In about a month, my writing group starts meeting again. We take a break over the summer for two reasons. First, it’s too hot to go out. Second, I’m always running short on time during the months my son is out of school. My writing gets put on hold a lot during June, July, and August, and although sometimes it makes me nuts, it’s for a good cause. Part of the reason I’m a writer is to spend more time with my son. He will only be eight once, and I plan to witness as much of it as I can. Besides, the surplus of Cameron time during summer helps fortify me for the other nine months, when I deal with isolation instead. That’s when I’m (embarrassingly) likely to talk someone’s ear off after a stretch of too much time by myself. One of the downsides of being a writer is the loneliness you can feel as you spend hours alone with just your internet connection.
Stephen King does a great job of describing a writer’s life in On Writing, which I just finished. Ten pages into this book you’ll see why it’s considered a classic. I didn’t know what to expect when I began reading, but I instantly connected with his descriptions of the early years of a writer. I, too, had a stack of rejection slips, all resulting from awful short stories someone at Seventeen had to suffer through. Of course, he went on to become Stephen King and I am still working on things, but one never knows. Part memoir, part writing instruction, On Writing is an easy read that every writer should enjoy.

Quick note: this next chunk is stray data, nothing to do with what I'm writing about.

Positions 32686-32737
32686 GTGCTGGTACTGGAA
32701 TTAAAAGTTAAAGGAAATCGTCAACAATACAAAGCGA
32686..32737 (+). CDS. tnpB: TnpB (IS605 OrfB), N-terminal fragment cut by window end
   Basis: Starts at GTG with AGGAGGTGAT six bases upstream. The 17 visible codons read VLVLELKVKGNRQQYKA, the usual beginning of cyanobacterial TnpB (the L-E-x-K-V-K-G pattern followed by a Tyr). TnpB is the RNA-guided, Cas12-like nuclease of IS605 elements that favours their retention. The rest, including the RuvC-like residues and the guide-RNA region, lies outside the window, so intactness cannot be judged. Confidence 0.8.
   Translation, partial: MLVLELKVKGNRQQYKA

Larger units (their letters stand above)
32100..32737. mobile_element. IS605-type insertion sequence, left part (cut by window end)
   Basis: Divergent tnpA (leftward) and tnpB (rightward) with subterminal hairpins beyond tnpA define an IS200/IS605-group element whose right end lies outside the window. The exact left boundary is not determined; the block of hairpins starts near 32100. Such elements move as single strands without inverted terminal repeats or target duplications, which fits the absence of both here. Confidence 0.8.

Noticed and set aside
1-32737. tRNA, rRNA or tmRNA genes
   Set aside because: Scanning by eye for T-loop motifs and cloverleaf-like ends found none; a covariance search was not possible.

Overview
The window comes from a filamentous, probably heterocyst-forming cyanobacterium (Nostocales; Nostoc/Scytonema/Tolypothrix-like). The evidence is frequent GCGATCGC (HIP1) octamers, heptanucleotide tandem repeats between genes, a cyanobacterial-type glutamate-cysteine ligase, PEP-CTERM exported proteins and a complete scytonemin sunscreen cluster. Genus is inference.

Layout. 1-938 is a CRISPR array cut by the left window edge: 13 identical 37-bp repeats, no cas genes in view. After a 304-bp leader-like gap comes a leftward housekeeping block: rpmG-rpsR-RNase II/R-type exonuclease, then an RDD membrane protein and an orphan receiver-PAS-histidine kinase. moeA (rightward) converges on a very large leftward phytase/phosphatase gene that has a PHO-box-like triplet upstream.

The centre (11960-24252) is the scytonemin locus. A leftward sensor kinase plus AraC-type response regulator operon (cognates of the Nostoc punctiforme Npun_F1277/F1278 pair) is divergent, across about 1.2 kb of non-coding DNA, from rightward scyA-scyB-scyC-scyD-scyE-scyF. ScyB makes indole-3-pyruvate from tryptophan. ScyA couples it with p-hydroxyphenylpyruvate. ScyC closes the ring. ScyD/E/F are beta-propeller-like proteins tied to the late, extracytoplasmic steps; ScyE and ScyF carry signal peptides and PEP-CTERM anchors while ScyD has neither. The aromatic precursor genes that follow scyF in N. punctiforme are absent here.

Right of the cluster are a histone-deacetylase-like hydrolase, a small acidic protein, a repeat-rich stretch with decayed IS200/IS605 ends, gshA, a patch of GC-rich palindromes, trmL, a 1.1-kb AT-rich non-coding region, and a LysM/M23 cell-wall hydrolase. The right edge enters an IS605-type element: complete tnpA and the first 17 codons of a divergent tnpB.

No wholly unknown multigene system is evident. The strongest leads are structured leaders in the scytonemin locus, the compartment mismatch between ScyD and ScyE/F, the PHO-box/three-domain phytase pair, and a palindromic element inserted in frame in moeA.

My favorite quotes from On Writing:
“Life isn’t a support system for art. It’s the other way around.”
“If you want to be a writer, you must do two things above all others: read a lot and write a lot. There’s no way around these two things that I’m aware of, no shortcut.”